With numerous fjords, mountains and scenic trails to explore, Norway offers a spectacular hiking experience in Europe. The Norwegian landscape is diverse and beautiful and encompasses everything from desolate glaciers and narrow fjords to dense forests and coastal mountains.
From casual walks to more intense hikes, Norway can be experienced by anyone and everyone, no matter how fit you are.
Hike up the famous Pulpit Rock or wander to the northernmost point in Europe and feel like you’re standing at the edge of the world! If you’re looking to hike through the wondrous land of Norway then have a look at our top hikes that are not to be missed.
Top 5 Hikes In Norway
1. North Cape and Knivskjellodden
The North Cape is one of the most popular tourist destination in Norway because it’s commonly known as the northernmost point of Europe.
However, this is not actually the case! If you travel to the North Cape you will see the Knivskjellodden peninsula stretching out about a kilometer (0.62 miles) further than the North Cape plateau.
Knivskjellodden is the true northernmost point of Europe and can only be reached by hiking along a small trail on the coast. The hike is an 11 mile (18 km) long return trail and can be quite challenging.
The trail takes you down to sea level where you’ll have to make your way over some craggy rocks and boggy land so take be careful where you step.
The rough trail is well worth the challenge as you feel like you’re walking toward the edge of the world, with nothing in sight but endless ocean. The trail is marked with red crosses and balancing stone markers made by other hikers so you should have no trouble finding your way if it starts to get foggy.
When you reach the northernmost point, you’ll find a visitors book in a wooden box where you can write down your name and visitation number. The hike to Knivskjellodden is a truly rewarding experience and you’ll be left with a sense of achievement having travelled to the true northernmost tip of Europe.
The secluded wilderness is strangely beautiful and the endless ocean panorama is a stunning and unique sight to see!
2. Pulpit Rock
Pulpit Rock, or Preikestolen, is another popular tourist destination because of its exquisite views and incredible positioning. Pulpit Rock protrudes out over the beautiful Lysefjord at roughly 2000 feet (600 meters) above the ground.
Hike up to the rock platform and experience the magnificent view from the staggering height.
The trail up to Pulpit Rock is clearly marked and fairy easy so anyone can do it. You’ll walk up stone stairs and along wooden planks as you follow the twists and turns of the path. The hike is only about 2.5 miles (4 km) in length so it’s perfect for a day hike.
Because of its popularity, Pulpit Rock can get quite crowded so try going early in the morning for a quieter experience and better photographic opportunities.
The views from this hike are striking and exquisite so it’s definitely worth your while to explore Pulpit Rock.
Trolltunga is a roughly 12.5 mile (20 km) walk that takes about 12 hours to get there and return. Situated in the Hardanger region, this is one of the most beautiful hikes that Norway has to offer. The trail takes you to Trolltunga, which is a rock that juts out at about 2,300 feet (700 meters) above the Ringedalsvatnet lake.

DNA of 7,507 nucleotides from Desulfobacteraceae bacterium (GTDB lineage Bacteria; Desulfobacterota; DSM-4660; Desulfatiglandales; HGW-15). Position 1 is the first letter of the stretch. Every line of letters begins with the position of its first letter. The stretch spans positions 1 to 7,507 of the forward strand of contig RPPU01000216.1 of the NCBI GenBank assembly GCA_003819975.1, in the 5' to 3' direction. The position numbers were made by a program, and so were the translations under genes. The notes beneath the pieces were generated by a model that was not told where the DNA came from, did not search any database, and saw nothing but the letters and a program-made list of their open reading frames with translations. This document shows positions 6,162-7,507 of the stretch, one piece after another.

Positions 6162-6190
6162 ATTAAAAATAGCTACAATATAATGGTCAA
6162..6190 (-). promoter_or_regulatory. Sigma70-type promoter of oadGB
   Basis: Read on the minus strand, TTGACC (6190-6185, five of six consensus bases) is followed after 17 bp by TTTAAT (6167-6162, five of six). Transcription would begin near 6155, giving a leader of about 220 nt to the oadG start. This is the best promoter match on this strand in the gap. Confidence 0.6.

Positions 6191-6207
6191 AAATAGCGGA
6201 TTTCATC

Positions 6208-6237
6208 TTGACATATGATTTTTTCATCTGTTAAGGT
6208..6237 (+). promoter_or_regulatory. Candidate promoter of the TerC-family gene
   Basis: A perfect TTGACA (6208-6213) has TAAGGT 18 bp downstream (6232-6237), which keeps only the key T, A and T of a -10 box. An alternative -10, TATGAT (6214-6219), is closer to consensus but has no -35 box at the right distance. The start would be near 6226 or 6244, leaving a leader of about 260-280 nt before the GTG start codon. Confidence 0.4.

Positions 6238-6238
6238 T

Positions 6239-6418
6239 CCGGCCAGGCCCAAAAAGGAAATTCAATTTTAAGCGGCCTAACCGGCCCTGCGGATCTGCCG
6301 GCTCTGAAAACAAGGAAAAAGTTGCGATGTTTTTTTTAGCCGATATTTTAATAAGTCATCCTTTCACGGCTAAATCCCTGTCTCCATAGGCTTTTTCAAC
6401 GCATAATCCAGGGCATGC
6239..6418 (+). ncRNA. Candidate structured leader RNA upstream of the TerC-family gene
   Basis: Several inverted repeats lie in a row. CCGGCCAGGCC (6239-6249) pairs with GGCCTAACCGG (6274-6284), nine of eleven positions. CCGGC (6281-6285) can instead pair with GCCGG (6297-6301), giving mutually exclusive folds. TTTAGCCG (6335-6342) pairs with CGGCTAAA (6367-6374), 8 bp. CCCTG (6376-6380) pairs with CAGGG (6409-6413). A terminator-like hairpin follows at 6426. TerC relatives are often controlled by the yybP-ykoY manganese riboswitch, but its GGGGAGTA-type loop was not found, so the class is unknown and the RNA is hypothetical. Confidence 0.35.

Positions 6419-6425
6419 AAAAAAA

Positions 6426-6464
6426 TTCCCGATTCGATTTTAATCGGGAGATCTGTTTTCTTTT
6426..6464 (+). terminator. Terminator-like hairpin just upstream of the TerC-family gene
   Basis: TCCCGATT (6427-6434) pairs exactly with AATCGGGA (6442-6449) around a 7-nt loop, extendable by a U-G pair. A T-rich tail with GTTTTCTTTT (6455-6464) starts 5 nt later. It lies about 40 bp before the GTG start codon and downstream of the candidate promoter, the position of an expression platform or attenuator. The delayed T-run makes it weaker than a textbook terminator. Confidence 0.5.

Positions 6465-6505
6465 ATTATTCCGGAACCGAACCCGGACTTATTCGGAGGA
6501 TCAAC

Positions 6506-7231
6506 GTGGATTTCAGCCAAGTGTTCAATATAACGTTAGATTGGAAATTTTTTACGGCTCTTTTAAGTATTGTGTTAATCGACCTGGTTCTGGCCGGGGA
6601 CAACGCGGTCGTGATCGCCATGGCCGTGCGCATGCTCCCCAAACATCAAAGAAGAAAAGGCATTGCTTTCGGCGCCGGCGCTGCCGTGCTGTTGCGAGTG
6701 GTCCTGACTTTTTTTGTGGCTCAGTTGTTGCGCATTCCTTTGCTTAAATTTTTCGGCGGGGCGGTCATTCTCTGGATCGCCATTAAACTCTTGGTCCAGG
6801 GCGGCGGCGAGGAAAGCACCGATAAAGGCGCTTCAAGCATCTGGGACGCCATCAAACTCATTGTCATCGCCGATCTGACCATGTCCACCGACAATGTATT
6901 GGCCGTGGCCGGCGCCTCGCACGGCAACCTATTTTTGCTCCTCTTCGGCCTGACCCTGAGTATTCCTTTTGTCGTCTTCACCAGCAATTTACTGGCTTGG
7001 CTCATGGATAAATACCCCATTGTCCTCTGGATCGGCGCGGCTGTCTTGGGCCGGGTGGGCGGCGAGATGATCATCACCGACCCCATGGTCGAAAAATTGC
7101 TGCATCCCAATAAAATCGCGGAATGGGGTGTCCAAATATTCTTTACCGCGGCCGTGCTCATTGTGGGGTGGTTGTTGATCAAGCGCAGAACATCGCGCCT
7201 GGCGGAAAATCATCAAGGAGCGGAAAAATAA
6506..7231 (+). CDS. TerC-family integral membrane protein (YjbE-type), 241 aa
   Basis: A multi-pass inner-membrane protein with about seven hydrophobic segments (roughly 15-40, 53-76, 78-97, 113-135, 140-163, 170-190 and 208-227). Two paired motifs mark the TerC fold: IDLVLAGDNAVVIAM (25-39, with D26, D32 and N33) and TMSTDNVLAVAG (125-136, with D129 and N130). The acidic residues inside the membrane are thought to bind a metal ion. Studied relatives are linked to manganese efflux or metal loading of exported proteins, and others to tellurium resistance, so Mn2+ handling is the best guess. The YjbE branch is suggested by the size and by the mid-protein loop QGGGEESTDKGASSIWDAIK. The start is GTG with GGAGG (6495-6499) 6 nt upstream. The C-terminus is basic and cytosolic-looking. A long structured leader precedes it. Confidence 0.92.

The hike is long and challenging but reaching the protruding Trolltunga rock is worth every strenuous step. There are several signs that mark the way and offer good advice and information about the hike.
You’ll begin the hike having to climb up two steep inclines, which is probably the most difficult part of the hike. After those inclines you can start enjoying the stunning views of the surrounding land and serene lake waters.
After the initial climb, the trail is more even and manageable with only a few small ups and downs. When you reach the end of the trail, you’ll be awestruck at the view from the dizzying height of the protruding rock.
Hike to Trolltunga and enjoy Norway’s spectacular scenery with sparkling waters and impressive cliffs that meet the clear blue skies. The experience is one of a kind with views of unparalleled beauty.
4. Mount Skåla
Mount Skåla towers at 6063 feet (1848 meters) over the fjord and is the longest uphill climb in Norway. The trail is 10 miles (16 km) ling and takes about 8 hours to summit and return. This is a more moderate to difficult trail so be prepared for a challenging climb.
Along the trail, you will see exquisite views of the surrounding mountains, fjords and glaciers. The pathway is well made so you can easily find your way and you can even spend the night in the Skålatårnet tower or the Skålabu cabin and wake up the next morning to see the sun rise from the top of the mountain!
5. Mount Keipen
The hike to Mount Keipen is relatively demanding and long 8.6 mile (14km) trail up that takes you up to a dizzying height with a view that drops straight down. This hike is more secluded than other hikes in Norway so if you’re looking for a more peaceful, yet challenging, hike then this is the one for you.
The trail has some steep inclines so be prepared for a workout. When you reach the top, at about 4600 feet (1400 meters) above sea level, you’ll find a narrow protruding rock piece that juts out over a sheer drop to the ground.
The views from the summit are breathtaking and, if you dare venture out onto the precipice, the experience is totally exhilarating!